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Disquiet in trade and investment agencies

By Itunu Ajayi, Abuja
13 May 2015   |   2:13 am
The past few weeks had witnessed series of protests in two major agencies under the supervision of Olusegun Aganga, the Minister of Industry, Trade and Investment.


The past few weeks had witnessed series of protests in two major agencies under the supervision of Olusegun Aganga, the Minister of Industry, Trade and Investment.

One thing that is synonymous with these events however is that the two agencies are being superintended over by female bosses. First, it was the Nigerian Investment Promotion Commission (NIPC) whose major responsibility is to serve as a window through which the much desired foreign and local investors are able to access information through a One-Stop shop meant to provide them all what they need for ease their operation in the country.

Workers of the Commission, had on Tuesday, April 21, locked out the Executive Secretary, Saratu Umar, thereby grounding the operations of the agency.

Their grouse, among others, were that Umar had adopted an alien management style not known to the civil service in running the commission.

This, they say, prevented most of the directors from having access to her, except a few. She was alleged to have created a protocol unit, through which the directors could see her.

They alleged that Umar spent N35 million to renovate and furnish her office while she sees staff welfare and working condition as not her area of priority.

They also accused her of highhandedness and staff intimidation, even as they alleged that she issued between 50 to 150 queries to them in one day.

The protesters alleged further that Umar had made it compulsory for directors who had been on the post for four years to re apply for the post again despite the civil service rule that allows them to be on the job for eight years.

They said the commission which ought to be a One-stop Investment Centre is practically dead adding that files containing applications from investors, both within and outside the country have been piling up in her office without attending to them.

They also accused Umar of hiring five foreign consultants under her transformation agenda in the Commission, without their adding any value to the investment agency’s overall agenda.

The consulting firms, they listed as those in charge of corporate restructuring; corporate image development; ICT; human capital development; public relations and communications as well as accounting and financial discipline.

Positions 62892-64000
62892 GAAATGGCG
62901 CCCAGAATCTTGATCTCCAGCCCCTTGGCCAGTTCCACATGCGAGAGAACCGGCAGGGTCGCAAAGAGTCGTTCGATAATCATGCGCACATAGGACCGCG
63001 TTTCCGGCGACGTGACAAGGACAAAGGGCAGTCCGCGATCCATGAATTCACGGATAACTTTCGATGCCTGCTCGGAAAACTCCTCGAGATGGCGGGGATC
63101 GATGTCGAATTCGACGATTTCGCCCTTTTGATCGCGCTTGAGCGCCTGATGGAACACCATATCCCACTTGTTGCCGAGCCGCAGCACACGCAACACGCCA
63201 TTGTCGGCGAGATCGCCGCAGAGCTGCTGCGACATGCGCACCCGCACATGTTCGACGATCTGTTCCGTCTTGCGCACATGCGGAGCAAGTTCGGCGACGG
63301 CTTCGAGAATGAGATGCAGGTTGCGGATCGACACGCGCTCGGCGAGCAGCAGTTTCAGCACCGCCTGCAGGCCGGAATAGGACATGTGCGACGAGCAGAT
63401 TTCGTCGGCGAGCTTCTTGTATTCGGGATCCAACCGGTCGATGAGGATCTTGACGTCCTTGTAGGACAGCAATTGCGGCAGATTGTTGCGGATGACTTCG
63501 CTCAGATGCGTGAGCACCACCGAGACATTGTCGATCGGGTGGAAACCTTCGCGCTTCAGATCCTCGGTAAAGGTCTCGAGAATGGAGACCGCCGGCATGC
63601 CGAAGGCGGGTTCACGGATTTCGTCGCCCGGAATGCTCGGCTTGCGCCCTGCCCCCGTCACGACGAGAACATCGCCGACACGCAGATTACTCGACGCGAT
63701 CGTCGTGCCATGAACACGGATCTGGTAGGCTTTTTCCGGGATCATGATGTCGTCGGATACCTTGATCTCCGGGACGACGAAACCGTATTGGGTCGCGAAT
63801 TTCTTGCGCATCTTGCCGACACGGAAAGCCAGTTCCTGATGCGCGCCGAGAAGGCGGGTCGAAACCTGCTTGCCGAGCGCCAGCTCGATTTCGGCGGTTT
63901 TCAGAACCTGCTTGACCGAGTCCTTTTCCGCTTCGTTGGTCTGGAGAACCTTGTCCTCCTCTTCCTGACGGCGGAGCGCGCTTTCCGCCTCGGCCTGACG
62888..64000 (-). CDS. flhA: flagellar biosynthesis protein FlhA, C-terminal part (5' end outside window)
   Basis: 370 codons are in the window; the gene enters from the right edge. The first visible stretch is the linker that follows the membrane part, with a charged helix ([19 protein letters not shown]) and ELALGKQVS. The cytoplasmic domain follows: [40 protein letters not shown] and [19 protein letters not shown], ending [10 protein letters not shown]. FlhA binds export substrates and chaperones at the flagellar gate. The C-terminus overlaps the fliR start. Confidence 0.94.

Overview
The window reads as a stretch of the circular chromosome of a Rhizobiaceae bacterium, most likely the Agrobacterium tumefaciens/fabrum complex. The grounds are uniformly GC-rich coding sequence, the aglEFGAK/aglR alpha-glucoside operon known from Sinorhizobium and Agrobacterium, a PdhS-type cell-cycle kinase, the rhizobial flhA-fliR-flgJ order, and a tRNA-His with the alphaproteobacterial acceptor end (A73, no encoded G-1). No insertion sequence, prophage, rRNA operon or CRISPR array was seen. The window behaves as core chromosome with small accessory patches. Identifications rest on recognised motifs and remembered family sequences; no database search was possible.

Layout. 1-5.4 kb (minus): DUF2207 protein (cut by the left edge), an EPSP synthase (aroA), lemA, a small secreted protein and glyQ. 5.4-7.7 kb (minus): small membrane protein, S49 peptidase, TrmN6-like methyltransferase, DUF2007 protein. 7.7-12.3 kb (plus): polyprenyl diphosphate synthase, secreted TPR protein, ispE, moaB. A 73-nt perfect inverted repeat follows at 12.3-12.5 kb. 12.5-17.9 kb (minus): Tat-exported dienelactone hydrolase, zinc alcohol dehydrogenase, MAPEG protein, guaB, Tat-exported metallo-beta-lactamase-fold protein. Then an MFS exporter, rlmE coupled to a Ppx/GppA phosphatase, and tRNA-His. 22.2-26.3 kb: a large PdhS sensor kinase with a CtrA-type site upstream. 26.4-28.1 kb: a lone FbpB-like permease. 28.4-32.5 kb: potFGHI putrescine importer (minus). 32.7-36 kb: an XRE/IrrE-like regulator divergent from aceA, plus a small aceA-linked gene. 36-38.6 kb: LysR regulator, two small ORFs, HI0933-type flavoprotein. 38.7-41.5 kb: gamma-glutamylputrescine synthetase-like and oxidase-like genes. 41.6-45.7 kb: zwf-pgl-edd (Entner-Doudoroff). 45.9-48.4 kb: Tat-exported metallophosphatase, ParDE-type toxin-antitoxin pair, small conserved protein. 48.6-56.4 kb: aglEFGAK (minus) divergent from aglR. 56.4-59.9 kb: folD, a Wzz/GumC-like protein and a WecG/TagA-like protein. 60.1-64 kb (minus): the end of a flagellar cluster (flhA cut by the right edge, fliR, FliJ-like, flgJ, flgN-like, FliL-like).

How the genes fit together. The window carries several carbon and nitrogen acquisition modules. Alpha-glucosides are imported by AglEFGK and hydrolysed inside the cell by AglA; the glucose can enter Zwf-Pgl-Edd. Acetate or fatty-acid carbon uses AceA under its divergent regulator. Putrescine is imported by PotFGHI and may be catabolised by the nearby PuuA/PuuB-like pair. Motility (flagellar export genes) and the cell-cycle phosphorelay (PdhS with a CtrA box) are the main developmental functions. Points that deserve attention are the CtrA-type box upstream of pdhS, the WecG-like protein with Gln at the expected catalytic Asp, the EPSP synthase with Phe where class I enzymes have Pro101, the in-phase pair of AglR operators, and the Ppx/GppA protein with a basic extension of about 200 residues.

They alleged that Umar had recently collected N13million annual leave grant for her husband and four children, when in actual sense of it she’s a single mother with only two children.

Also, the National Association of Investment Promotion Agencies, (NAIPA) said they were shocked at the deteriorating situation in NIPC since the appointment of Umar adding that she appears to have serious challenges with capacity and has been having difficulty in effectively dealing with investors as well as staff of the agency.

The association Secretary, Chief Adesoji Adesugba called on the government to ask the Executive Secretary to proceed on leave so as to ensure that she does not tamper with documents which will be used as evidence against her.

His words: “NAIPA is worried that NIPC, which before now, had been a vibrant Agency, has been brought down to its knees from its previous enviable position as a recipient of National and International accolades.

We are therefore not surprised that the entire staff of the organization is insisting she leaves the organization before more damage is done to its reputation. NAIPA’s mandate includes, among other things, to ensure the effective discharge of responsibilities of all IPAs in Nigeria. It is therefore catastrophic the current situation playing out in NIPC.

“What is also worrisome is the negative effect such a situation is having on intending foreign investors wishing to come to Nigeria. The current Executive Secretary of the NIPC who had previously been sacked from NEXIM Bank on grounds of incompetence, low performance and insubordination definitely does not have the capacity to lead such an important organization as the NIPC’’.

He went further, “Various Stakeholders can attest to the fact that NIPC has performed much below its average since her appointment. Definitely the organization is at its lowest ebb since 1999 when it commenced operations. It is also apparent that Saratu Umar has no capacity to run an organization such as the NIPC.

While reacting to the allegations, Umar said her accusers are only aggrieved because she brought some new innovations to the agency which they cannot cope with.

Umar said a lot of staff members exhibit apathy and are not disposed to their work efficiently. She denied the renovation of her office saying that she turned down the idea because of the need to face important issues she met when she assumed office. Her words: ‘’NIPC has not been effective as it should have.